US & Canada

Canada PM says no vote needed to extend Afghan mission

Canadian Prime Minister Stephen Harper
Image caption Mr Harper said he did not need parliament's approval because the mission would focus on training

Canada's parliament will not be asked to vote on whether to extend a military mission in Afghanistan, which is scheduled to end next year, Prime Minister Stephen Harper has said.

He added that he did not need parliament's approval for the extension because it would be a training mission.

Mr Harper said on Thursday he would "reluctantly" deploy military trainers until 2014 to help Afghan forces.

Canada's combat troops are mandated by parliament to return home in 2011.

Mr Harper spoke on Friday on the sidelines of meetings with G20 leaders in South Korea.

"If you are going to put troops into combat into a war situation, I do think for the sake of legitimacy, I do think the government does require the support of parliament," Mr Harper said.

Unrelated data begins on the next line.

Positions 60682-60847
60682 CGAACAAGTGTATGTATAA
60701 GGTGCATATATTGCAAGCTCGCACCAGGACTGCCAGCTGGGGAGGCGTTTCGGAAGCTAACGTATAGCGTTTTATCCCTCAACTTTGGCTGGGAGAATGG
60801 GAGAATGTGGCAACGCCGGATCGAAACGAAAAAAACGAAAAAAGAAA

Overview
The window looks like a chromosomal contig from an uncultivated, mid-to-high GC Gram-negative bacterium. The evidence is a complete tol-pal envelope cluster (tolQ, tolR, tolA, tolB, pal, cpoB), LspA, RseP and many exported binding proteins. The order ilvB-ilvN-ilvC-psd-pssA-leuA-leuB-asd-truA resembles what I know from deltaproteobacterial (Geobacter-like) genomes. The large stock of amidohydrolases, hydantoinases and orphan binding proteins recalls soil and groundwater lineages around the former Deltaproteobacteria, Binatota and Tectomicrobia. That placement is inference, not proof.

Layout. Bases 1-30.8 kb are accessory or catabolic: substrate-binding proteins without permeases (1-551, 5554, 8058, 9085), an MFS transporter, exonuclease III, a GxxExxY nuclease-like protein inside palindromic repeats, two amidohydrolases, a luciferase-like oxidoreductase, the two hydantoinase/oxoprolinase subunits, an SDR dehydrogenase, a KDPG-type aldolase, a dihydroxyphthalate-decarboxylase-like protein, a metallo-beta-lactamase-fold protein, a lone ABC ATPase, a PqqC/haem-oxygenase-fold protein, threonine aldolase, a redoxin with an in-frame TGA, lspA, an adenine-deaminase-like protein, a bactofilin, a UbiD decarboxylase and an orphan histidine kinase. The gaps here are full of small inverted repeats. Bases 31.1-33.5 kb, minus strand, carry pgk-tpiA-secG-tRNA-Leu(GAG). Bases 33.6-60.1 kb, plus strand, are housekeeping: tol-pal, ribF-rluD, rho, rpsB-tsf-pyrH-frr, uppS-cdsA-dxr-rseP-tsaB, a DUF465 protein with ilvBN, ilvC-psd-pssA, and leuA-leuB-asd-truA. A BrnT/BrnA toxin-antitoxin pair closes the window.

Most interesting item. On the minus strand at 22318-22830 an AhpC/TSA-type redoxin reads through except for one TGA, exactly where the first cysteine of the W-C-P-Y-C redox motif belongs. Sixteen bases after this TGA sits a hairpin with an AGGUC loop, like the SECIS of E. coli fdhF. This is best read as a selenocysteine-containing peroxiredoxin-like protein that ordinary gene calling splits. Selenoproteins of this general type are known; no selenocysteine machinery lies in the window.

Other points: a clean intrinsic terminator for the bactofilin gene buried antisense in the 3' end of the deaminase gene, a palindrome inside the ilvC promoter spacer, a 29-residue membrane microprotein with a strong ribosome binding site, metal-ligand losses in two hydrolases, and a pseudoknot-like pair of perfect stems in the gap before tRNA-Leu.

"But when we're talking simply about technical or training missions, I think that is something the executive can do on its own."

After several days of not discussing the matter, Mr Harper confirmed on Thursday that some Canadian troops would remain in Afghanistan past the 2011 withdrawal date, saying he had made the decision reluctantly.

Lives lost

Canada has recently come under international pressure not to pull out troops at a time when the US is boosting its military presence in the region.

There are currently about 2,800 Canadian combat troops stationed in Afghanistan as a part of Nato's International Security Assistance Force.

Since the start of Canada's mission in Afghanistan in 2002, the war has claimed the lives of 152 Canadian soldiers, a journalist, aid workers and a senior diplomat.

Meanwhile, at G20 talks in South Korea on Friday, leaders agreed to come up with "indicative guidelines" to tackle trade imbalances affecting world growth.

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